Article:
A quick calculation (also, please shoot this down if someone can actually do maths):
Basic low level of waterproofing: 1000 mm water = 100 cm.
Assume 1cm^2 area then that's 100 g weight on 1 cm^2
Now take the same approach to a bloke (let's call him 'Chubby') kneeling on his tent floor with standing water underneath it.
100 kg Chubby on 100 cm^2 area. That's 1000 g weight on 1 cm^2.
So, following that shoddy maths and huge rounding up, unless Chubby has a 10000 mm HH his tent will let water through when he kneels on it. I Seem to remember Paramo has a low HH so if water is pushed into the fabric you'll get wet, only for it to be 'pumped out' again.
So, following that shoddy maths and huge rounding up, unless Chubby has a 10000 mm HH his tent will let water through when he kneels on it.
I'm not convinced. A lot of grounsheets have significantly lower HH than that but don't leak when kneeled on...
"I Seem to remember Paramo has a low HH so if water is pushed into the fabric you'll get wet, only for it to be 'pumped out' again. " wrong analogy it is extremely difficult to push water through paramo - unless you really want to sit and wriggle about in a puddle of adequate depth.
it's less about static head that raindrop force. my tarp is "waterproof". i can lie on it kneel on it and it's fine. when taut under heavy rain (i.e. chucking it down like i need to build an ark) the occasional drop will come through as a very fine spray. not enough to be a problem for me. i've no idea what the hh is for it. if the tent has an inner then this spray won't be a problem either i would imagaine.
i'm asking for trouble now. in general 3 season use by normal people how often would you encounter really nasty, heavy wind blown rain that would need the extra hh. in such conditions i would be more worried about the tent disintegrating than getting a bit damp?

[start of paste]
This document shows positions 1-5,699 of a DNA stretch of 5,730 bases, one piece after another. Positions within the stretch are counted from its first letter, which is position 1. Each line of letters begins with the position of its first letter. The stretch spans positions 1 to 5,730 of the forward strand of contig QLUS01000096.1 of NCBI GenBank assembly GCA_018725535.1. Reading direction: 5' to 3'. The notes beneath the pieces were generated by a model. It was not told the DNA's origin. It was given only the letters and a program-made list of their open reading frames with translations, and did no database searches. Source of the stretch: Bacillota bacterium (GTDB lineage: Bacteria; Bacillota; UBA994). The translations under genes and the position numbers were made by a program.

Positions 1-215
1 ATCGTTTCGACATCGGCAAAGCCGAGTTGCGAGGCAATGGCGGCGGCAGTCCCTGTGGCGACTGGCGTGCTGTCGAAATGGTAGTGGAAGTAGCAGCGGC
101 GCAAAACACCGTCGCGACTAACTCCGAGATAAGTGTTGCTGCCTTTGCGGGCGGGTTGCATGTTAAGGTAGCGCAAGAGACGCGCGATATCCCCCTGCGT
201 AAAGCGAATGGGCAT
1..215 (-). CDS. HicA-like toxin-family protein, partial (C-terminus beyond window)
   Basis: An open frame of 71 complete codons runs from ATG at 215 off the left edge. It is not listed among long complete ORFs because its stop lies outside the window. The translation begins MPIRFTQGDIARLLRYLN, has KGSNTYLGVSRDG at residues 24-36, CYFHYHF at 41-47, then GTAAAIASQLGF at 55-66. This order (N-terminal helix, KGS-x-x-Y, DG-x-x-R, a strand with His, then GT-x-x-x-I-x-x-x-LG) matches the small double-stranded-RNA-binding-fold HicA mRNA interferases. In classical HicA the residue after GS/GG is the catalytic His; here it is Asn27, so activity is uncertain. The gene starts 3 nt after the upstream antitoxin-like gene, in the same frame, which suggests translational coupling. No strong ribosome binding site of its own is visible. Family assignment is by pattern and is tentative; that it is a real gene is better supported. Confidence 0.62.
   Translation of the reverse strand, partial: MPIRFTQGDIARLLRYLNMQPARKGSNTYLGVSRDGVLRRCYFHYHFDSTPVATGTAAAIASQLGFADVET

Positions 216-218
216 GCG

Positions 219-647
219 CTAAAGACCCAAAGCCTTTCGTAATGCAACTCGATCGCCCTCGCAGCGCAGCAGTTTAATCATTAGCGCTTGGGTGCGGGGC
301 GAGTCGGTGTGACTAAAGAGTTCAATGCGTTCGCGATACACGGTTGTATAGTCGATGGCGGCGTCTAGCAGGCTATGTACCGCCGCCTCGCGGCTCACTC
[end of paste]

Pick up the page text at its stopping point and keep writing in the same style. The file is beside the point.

is this potentially a bit more "received" wisdom (like you HAVE to wear boots)?
Mr Fuller's backup the envelope Maths look fine, It's just the Physics that needs a tune. (simplification) When mr chubby kneels on the ground sheet his knees are supported by the ground under the sheet. The fabric is just squeezed a bit like if you put at the bottom of swimming pool. Hence no leeks.
Parky Again wrote (see)
you'll get wet, only for it to be 'pumped out' again. " wrong analogy it is extremely difficult to push water through paramo - unless you really want to sit and wriggle about in a puddle of adequate depth.
to be honest lentenrose i haven't a clue. at a guess i would think it has to do with angles. and angle will deflect the raindrop whereas a raindrop will collide with all its force on a perpendicular plane. (back of a fag packet thinking and logic) my green tarp is bob's large single one. my cuben fibre one just doesn't worry about water (only so far tested by blasting the shower at it).
the fine spray was experienced during a "summer shower" - always a novelty in the south east - when i'd set the tarp up as an overhead shelter for lunch; and just in time too before a waterfall started. it rolled away into the distance before giving it the full light and sound show (technical meteorological terms). later that afternoon i was entertained by a torrential horizontal downpour. if i were caught out in that at night i would just classify it as being unlucky - and in the south east i would have made camp in some sheltered spot anyway (me camping guv? surely not!)
not having experience elsewhere in the uk i would tentatively suggest that just how often do you get really bad conditions (remember i'm talking about normal people ) that would probably put any tent under strain in the "three season" mode? is it worth worrying about? would you pitch somewhere exposed anyway?
sometimes i think we can easily get sucked into the marketing bs and can end up with something grossly over-engineered for its intended use.
i believe a quality tent will outlast a cheap tent. but on the other side you can buy 5 cheap tents for one quality one and which would last the longest and hence which is cheapest in the long run?
lol with the paramo. a very heavy groundsheet!
double sided sticky tape and bin bags are out then.
Ok...if they are value grade bin bags I agree, but I have found the biohazard grade bags excellent...